The Financial Times reported that during the TV leaders’ debate on November 19th, the Conservative party was accused of duping the public after rebranding one of its official Twitter accounts – @CCHQPress – into what appeared to be an independent fact checking service like those developed by independent organisations and media groups such as the BBC, the Guardian and Channel 4.
A Moseley reader draws attention to Peter Oborne’s perception of ‘a systemic dishonesty within Johnson’s campaigning machine‘
Oborne cites another attempt to dupe the public: “(Johnson’s) party deliberately doctored footage of the shadow Brexit secretary, Keir Starmer, to make it look as if he was at a loss for words when asked about Labour’s Brexit position. In fact, Starmer had answered confidently and fluently. The video was a deliberate attempt to mislead voters. And when Piers Morgan tackled the Tory chairman, James Cleverly, on the issue, he refused to accept he’d done anything wrong, let alone apologise”.
Oborne: “As someone who has voted Conservative pretty well all my life, this upsets me. As the philosopher Sissela Bok has explained, political lying is a form of theft. It means that voters make democratic judgments on the basis of falsehoods. Their rights are stripped away”.
He has also charged many of the British media with ‘letting Johnson get away unchallenged with lies, falsehoods and fabrication’. His examination of Boris Johnson’s claims, published on November 18th, includes these instances:
- Some of the lies are tiny. During a visit to a hospital he tells doctors that he’s given up drink, when only the previous day he’d been filmed sipping whisky on a visit to a distillery. And sips beer on film the day after in a pub.
- But many are big. Johnson repeatedly claims that Britain’s continued membership of the EU costs an extra £1bn a month. False.
- He claims he is building 40 new hospitals. Sounds good. But it’s a lie that has already been exposed by fact-checkers, including the website Full Fact.
- Another misleading statement: “20,000 more police are operating on our streets to fight crime and bring crime down”. Recruitment will take place over three years and do no more than replace the drop in officer numbers seen since the Conservatives came to power in 2010.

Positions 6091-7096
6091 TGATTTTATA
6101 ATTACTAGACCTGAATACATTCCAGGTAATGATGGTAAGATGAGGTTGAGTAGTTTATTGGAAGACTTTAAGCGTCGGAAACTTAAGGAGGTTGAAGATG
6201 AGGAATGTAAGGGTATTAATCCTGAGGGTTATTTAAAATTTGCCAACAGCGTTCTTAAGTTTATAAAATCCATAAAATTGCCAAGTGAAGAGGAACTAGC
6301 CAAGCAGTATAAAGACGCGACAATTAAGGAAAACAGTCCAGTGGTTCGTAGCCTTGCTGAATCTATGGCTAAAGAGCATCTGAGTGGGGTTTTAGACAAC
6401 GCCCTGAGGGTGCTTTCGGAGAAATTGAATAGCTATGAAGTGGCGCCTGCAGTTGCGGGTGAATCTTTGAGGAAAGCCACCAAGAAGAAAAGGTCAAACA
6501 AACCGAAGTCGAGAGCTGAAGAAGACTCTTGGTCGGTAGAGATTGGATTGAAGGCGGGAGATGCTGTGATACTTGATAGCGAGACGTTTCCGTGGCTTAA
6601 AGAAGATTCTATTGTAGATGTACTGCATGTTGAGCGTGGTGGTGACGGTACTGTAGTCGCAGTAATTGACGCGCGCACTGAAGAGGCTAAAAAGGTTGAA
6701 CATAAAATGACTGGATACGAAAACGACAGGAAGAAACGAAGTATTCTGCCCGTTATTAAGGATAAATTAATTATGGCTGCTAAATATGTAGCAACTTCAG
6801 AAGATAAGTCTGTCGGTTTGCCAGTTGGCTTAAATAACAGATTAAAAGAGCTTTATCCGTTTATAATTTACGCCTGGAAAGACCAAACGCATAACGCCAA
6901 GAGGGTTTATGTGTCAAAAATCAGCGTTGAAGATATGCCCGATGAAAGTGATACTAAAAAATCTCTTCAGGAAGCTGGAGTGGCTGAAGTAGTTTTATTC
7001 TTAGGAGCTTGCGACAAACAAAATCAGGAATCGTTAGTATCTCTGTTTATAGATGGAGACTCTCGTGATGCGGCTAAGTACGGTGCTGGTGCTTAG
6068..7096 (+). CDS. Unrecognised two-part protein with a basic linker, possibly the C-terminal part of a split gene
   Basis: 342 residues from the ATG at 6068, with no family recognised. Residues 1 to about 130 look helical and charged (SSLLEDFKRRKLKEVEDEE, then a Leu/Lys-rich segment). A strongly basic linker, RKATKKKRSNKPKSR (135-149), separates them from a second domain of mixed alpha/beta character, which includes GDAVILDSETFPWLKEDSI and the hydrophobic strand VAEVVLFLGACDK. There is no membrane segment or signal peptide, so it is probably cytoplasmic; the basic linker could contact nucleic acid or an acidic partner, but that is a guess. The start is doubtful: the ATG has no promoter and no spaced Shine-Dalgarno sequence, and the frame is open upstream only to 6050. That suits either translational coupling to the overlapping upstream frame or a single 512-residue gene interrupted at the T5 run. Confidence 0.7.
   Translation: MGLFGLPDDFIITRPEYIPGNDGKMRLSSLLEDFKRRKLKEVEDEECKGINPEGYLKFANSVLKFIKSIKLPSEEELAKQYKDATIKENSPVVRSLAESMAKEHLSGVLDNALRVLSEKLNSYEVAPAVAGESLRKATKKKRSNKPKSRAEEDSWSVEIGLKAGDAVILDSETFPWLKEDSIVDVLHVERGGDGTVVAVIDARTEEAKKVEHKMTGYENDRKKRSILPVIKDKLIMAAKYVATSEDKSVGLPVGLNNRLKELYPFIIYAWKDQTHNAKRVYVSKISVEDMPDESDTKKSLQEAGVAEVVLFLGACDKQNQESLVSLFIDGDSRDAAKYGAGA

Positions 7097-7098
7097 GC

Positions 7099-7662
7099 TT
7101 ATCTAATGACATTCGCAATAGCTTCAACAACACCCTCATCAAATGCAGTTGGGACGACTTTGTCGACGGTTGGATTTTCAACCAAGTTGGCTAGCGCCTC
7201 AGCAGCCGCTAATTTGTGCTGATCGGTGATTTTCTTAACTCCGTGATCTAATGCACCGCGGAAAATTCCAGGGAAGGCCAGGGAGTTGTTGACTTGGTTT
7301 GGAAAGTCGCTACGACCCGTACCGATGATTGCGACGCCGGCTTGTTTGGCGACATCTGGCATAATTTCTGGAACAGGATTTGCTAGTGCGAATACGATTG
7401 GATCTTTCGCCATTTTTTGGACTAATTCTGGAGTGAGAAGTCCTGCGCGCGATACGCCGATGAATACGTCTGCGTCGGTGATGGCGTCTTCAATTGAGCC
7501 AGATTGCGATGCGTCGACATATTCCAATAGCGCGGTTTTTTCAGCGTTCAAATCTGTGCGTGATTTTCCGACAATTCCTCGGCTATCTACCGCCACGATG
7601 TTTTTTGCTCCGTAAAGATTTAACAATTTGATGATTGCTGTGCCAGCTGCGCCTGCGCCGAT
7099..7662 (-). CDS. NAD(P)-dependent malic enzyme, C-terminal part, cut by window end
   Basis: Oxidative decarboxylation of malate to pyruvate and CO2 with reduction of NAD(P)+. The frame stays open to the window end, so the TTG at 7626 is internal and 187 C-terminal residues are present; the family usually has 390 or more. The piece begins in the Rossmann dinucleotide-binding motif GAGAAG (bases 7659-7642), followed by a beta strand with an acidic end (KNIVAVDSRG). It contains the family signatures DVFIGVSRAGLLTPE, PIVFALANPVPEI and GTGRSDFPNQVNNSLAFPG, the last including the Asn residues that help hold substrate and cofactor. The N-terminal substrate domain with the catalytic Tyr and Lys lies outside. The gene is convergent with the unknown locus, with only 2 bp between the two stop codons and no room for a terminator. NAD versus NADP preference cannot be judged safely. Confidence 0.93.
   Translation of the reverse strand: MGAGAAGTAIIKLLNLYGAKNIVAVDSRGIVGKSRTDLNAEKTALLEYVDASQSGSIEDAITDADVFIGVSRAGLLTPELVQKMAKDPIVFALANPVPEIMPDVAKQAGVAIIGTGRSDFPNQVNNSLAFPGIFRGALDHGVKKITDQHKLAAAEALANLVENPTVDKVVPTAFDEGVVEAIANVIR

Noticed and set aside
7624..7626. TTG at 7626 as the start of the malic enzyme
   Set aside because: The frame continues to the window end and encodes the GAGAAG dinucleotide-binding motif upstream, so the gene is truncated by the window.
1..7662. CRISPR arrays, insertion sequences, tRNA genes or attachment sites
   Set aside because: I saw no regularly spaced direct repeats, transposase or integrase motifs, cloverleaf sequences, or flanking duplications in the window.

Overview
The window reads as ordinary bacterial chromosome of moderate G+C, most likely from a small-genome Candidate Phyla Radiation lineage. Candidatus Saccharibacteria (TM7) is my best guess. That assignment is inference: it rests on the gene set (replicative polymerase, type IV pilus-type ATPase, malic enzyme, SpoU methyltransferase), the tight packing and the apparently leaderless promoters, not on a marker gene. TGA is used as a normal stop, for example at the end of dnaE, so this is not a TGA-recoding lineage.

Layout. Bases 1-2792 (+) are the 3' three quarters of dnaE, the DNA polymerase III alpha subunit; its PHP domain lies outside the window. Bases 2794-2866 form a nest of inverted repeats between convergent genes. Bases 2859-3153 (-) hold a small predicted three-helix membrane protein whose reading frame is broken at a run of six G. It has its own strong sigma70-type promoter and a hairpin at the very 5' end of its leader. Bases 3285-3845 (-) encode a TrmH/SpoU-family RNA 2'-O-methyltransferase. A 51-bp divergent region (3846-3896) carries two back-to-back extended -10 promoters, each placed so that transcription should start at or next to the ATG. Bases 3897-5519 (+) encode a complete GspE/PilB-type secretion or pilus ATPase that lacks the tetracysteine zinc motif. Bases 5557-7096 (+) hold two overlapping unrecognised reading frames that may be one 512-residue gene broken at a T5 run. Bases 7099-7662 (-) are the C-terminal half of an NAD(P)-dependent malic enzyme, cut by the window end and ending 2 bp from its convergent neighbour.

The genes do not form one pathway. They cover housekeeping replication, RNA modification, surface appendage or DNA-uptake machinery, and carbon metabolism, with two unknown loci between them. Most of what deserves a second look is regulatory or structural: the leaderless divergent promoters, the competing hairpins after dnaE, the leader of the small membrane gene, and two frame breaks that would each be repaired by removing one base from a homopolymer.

- Jeremy Corbyn has “plans to wreck the economy with a £1.2 trillion spending plan”. Labour’s manifesto hasn’t been published, let alone fully costed. Johnson’s £1.2tn is a palpable fabrication.
- The Labour leader “thinks home ownership is a bad idea and is opposed to it”. I have been unable to find any evidence of Corbyn expressing this view.
- On his potential conflict of interest over his friend Jennifer Arcuri, who received £11,500 from an organisation he was responsible for as London mayor, Johnson said: “Everything was done with complete propriety and in the normal way.” We now know he failed to declare this friendship, and is being investigated by the Independent Office of Police Conduct.
- Johnson then told his TV audience that Corbyn “wouldn’t even stick up for this country when it came to the Salisbury poisonings” and that he sided with Russia. In the aftermath of the poisonings, Corbyn wrote in the Guardian: “Either this was a crime authored by the Russian state; or that state has allowed these deadly toxins to slip out of the control it has an obligation to exercise.” The Labour leader also stated that the Russian authorities must be held to account.
A friend said gloomily that he learnt nothing new from yesterday’s leaders’ debates. I agreed with that – apart from the production of the redacted NHS dossier, which has been overlooked in many media accounts.
Though I learnt nothing new the debate reinforced my view that one of the two participants is stable, honest, caring and visionary – and that the other is quite different.
NHS: Boris Johnson’s proposes to let Africa and India educate our medics, engineers, scientists and technicians – then poach them
Early this morning Radio 5 reported that Boris Johnson has promised to lure more medics educated in poorer countries by halving the cost of the ‘NHS visa’ and speeding up the application process. This followed an announcement of measures to attract specialists in science, engineering and technology.
Boris Johnson proposes to intensify the harmful practice of importing doctors, nurses, workers in agriculture, service industries and IT experts from poorer countries. Rather than bearing the costs of educating our own, he advocates depriving developing countries of the able young enterprising citizens they desperately need.